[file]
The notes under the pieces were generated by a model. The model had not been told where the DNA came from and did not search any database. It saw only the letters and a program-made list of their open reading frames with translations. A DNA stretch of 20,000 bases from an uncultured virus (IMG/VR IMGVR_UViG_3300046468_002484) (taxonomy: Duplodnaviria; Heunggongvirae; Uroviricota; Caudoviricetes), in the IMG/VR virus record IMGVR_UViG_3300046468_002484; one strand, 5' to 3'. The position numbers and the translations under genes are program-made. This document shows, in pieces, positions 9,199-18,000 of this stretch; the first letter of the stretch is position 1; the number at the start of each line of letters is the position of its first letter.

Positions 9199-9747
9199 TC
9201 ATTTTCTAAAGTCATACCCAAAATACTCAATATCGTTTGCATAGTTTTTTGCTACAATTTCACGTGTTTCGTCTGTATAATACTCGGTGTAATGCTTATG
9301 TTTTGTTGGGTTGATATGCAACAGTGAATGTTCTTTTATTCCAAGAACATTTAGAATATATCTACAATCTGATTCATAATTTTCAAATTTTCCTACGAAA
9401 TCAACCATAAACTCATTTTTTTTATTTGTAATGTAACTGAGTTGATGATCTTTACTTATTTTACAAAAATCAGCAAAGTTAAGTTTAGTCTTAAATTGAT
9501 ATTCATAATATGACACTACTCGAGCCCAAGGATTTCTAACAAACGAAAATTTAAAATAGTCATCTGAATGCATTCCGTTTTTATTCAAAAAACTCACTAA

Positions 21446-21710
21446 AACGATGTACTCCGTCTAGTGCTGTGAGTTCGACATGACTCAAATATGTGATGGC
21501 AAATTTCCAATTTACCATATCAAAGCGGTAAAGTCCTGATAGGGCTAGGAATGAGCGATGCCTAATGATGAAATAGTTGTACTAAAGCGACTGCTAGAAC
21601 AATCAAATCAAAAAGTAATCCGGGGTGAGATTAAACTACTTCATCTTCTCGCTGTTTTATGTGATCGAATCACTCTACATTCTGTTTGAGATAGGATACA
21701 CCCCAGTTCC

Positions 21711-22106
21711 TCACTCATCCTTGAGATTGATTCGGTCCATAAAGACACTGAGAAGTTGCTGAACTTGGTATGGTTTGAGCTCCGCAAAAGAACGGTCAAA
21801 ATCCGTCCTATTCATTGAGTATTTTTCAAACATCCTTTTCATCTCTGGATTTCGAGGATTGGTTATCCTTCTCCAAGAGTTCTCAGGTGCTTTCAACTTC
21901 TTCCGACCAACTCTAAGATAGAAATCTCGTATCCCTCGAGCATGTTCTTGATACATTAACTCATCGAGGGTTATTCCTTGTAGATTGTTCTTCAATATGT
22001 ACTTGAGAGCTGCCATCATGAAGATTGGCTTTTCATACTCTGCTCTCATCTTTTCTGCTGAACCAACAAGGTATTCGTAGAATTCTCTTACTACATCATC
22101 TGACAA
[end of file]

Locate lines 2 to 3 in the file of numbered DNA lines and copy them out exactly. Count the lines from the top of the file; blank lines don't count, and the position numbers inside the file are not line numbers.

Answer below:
Positions 9199-9747
9199 TC